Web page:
The apartment was also configured to have an open, loft-like flow with lots of light from the oversize windows and skylights and ready access to the six irrigated and landscaped terraces. Ms. Matlin, who had spearheaded the renovations and even made trips to Italy for the marble, said the apartment was a great place for entertaining.

The home is about 8,000 square feet, with three bedrooms and five full and two half baths, though there are several rooms that could be converted into additional bedrooms. There is outdoor space on all levels, totaling 3,800 square, including an unfinished roof, where there is an additional en suite bedroom with a built-in bed designated as staff quarters. The apartment also comes with cedar-lined storage in the basement, two parking spots, and other modern conveniences like a Crestron home automation system.

Each of the three floors has a private elevator landing with a connecting dumbwaiter, allowing the Matlin family and their guests to easily transport food, towels and other items between floors. And every room has a window.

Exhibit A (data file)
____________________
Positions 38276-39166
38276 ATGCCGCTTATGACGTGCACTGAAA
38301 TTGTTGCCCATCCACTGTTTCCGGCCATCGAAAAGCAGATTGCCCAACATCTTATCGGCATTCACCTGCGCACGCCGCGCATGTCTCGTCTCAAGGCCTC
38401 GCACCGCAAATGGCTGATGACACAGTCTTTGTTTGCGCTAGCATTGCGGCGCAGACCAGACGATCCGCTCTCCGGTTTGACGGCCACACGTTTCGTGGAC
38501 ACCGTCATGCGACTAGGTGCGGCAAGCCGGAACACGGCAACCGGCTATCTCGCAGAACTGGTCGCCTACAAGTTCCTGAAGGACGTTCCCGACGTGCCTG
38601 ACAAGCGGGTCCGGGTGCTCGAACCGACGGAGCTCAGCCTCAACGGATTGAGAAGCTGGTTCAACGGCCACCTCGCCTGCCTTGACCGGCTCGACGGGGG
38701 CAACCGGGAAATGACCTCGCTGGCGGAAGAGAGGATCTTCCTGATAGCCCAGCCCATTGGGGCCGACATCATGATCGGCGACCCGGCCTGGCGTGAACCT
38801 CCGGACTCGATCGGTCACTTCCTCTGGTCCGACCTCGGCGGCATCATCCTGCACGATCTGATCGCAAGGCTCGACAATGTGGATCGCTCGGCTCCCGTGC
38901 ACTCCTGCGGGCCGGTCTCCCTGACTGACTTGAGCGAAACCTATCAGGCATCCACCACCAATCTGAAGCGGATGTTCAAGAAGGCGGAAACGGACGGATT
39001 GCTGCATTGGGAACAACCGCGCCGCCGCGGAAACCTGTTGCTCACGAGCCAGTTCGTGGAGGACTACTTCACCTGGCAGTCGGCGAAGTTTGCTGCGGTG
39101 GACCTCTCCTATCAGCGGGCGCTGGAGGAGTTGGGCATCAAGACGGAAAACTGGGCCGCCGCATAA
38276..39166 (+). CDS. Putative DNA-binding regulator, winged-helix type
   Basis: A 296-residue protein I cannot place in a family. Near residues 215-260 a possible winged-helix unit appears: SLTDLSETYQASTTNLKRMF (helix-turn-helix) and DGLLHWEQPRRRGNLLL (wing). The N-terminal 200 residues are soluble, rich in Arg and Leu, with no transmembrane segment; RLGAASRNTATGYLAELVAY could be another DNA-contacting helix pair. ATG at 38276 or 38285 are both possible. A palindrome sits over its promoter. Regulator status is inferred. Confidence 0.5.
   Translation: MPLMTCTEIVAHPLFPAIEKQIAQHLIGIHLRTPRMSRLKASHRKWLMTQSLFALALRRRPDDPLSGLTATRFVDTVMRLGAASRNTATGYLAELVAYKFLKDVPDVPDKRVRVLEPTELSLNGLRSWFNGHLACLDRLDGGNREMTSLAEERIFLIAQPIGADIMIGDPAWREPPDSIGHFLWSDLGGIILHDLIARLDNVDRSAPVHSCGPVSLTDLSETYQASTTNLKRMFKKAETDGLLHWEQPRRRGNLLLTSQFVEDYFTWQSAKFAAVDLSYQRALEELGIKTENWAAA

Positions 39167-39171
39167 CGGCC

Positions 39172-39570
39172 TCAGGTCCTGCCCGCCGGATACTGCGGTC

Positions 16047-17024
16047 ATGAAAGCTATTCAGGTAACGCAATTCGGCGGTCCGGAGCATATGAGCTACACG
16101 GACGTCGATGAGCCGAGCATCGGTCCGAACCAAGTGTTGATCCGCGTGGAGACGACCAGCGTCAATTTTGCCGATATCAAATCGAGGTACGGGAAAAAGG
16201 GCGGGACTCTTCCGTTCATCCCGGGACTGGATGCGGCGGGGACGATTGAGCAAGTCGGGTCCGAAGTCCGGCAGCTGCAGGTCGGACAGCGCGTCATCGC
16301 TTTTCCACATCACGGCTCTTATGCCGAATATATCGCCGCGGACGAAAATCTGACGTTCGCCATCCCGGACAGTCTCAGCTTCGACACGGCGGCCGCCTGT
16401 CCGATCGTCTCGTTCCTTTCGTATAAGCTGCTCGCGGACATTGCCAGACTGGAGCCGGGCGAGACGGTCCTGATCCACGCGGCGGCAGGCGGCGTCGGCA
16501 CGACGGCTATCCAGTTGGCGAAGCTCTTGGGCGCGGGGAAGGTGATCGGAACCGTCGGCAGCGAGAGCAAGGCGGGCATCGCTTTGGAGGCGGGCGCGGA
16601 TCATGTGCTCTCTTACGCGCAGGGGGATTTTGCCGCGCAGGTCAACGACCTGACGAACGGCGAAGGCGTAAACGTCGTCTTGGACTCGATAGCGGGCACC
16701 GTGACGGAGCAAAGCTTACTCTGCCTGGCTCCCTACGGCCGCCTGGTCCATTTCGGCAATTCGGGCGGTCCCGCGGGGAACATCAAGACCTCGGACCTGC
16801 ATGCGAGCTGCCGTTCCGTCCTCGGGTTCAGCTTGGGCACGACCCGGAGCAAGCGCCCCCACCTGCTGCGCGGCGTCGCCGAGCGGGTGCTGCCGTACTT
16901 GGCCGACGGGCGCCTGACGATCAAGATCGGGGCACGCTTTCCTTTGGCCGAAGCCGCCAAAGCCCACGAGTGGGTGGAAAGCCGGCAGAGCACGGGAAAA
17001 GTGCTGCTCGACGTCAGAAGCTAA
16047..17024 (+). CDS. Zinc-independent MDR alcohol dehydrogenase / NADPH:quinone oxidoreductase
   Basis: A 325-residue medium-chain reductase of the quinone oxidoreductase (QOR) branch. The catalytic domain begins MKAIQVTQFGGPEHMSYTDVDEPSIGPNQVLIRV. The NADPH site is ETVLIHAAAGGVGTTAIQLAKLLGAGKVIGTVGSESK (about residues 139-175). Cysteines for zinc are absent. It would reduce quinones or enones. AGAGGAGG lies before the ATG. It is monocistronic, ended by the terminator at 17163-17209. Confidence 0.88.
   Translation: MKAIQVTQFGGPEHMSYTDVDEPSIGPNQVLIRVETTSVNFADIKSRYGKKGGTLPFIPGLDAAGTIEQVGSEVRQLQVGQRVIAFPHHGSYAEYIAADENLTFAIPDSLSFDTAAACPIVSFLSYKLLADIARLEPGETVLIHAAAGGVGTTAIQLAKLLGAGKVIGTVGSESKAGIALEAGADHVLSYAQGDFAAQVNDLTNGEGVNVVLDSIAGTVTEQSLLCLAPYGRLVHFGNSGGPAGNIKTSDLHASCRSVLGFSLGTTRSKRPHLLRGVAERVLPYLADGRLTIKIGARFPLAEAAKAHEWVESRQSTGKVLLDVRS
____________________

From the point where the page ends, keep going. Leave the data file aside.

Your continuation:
On the main level, at the fifth floor, is a long, central gallery that leads to a 31-by-46-foot great room at the apartment’s north end. This open space — with 15-foot ceilings, six arched windows, two skylights and two wood-burning fireplaces — has several functions. There are areas for dining, lounging, office work, and recreation (thanks to an antique cast-iron Collender pool table).

From the great room, steel and glass pocket doors open to a large main kitchen, which is outfitted like a professional kitchen with three pantries, two of which incorporate wine storage; a fireplace; breakfast bar; and high-end stainless-steel appliances (two of everything); and a built-in TV. The kitchen holds a multitude of storage, including a silver closet and walls of cabinets that extend to the top of the 20-foot ceiling, reachable via rolling ladder.

Off the kitchen is a paneled office with a skylight; it could be converted into another bedroom. There is a guest bedroom with a marble bathroom across the hall and one of two master bedrooms, with an en suite marble bath, a walk-in closet and a 10-by-16-foot terrace with granite pavers and plantings like boxwood and a Japanese maple tree.